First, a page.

OK, here's the fullest account yet of what happened this week in re the Chen Guangcheng affair; how he agreed to leave the Embassy, how he changed his mind at the urging of friends and activists, how he and they campaigned for a change of course, and how the issue was apparently resolved by a communque from the Chinese Foreign Affairs Ministry that he could apply to leave 'like any other Chinese citizen', ie an assurance that he wasn't on any government shitlist.
We'll have to see what that's worth, but there are certain aspects of Beijing's behaviour over this that bear study. When Chen left for the hospital he and his family were isolated by security personnel and the journalists following him were kicked out of the place. Many were later summoined to the PSB and warned that they might be thrown out of the country. Chen was also denied access to Embassy staff who tried to visit him, though they did let the Embassy doctor through. Viewers in the UK, at any rate me, were treated to TV footage of a thick envelope of thuggy plainclothes DSD types with buzz cuts shoving their fat paws in camera lenses.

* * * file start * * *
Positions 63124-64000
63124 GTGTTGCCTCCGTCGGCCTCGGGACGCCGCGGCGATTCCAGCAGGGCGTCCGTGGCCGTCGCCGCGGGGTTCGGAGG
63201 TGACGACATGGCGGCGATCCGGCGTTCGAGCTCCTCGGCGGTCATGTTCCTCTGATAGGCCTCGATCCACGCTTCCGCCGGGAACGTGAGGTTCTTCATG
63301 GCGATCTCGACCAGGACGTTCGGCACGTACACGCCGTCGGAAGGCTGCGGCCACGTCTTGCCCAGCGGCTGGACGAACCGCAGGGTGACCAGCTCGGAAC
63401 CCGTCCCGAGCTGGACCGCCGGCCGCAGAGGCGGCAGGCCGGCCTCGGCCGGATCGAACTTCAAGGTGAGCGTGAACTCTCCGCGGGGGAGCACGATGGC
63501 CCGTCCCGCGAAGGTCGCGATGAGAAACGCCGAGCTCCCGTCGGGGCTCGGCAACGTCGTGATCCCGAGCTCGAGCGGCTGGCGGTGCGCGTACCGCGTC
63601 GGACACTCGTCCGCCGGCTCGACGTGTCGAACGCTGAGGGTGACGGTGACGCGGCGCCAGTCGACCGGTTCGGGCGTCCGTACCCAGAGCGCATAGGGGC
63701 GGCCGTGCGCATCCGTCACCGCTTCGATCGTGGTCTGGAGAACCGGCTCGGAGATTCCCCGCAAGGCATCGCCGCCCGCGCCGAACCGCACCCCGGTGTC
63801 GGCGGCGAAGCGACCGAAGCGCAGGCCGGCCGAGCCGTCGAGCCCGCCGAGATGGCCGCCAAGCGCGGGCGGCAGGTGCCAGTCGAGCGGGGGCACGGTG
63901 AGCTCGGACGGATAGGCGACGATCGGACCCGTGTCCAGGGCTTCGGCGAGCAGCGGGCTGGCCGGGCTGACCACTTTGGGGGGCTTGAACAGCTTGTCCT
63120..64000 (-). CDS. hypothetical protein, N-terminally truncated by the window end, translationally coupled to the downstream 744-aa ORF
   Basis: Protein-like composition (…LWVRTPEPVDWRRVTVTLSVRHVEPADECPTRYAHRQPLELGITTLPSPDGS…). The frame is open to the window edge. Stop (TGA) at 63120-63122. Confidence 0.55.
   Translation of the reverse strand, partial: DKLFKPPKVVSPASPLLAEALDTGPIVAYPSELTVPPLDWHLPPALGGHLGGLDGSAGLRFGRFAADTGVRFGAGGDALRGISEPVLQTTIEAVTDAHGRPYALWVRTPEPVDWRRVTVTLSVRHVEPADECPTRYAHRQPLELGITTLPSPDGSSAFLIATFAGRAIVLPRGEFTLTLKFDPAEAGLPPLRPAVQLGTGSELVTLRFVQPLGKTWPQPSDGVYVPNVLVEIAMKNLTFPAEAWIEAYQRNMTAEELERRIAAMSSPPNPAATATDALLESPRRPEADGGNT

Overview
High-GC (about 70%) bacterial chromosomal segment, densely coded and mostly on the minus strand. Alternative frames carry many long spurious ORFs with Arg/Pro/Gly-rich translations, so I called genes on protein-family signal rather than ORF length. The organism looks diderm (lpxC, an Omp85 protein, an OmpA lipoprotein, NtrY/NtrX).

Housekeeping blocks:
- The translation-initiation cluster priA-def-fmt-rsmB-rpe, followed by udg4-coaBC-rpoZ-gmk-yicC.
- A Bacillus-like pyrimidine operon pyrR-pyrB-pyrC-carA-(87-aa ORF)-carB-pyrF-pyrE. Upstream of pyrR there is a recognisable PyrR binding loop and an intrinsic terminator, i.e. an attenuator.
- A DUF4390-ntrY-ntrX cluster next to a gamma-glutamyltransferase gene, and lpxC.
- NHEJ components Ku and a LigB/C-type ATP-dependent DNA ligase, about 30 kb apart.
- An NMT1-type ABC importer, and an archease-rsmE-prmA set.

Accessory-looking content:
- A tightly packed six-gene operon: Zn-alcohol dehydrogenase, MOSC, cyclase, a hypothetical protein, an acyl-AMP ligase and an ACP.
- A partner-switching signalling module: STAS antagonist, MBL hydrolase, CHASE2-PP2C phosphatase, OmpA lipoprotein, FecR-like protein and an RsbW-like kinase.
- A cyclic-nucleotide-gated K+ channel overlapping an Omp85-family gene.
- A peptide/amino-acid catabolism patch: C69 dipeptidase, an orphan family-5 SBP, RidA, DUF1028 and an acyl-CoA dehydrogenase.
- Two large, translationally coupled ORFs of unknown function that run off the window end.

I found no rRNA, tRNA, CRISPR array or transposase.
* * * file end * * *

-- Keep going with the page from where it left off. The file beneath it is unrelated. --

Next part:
But inside the hospital, Chen was permitted extensive phone communication with friends and fellow activists, both inside and outside China. He was allowed to talk to embassy officials by phone and at one stage to talk liove to a US congressional session. He used every opportunity possible to plead for the US to grant him and his family asylum. The people guarding him could have stopped this at any time but chose not too, which seems to indicate that they too want him gone.
Elsewhere in the Sinosphere, a handy guide to crashing your nearest foreign diplomatic compound is doing the rounds.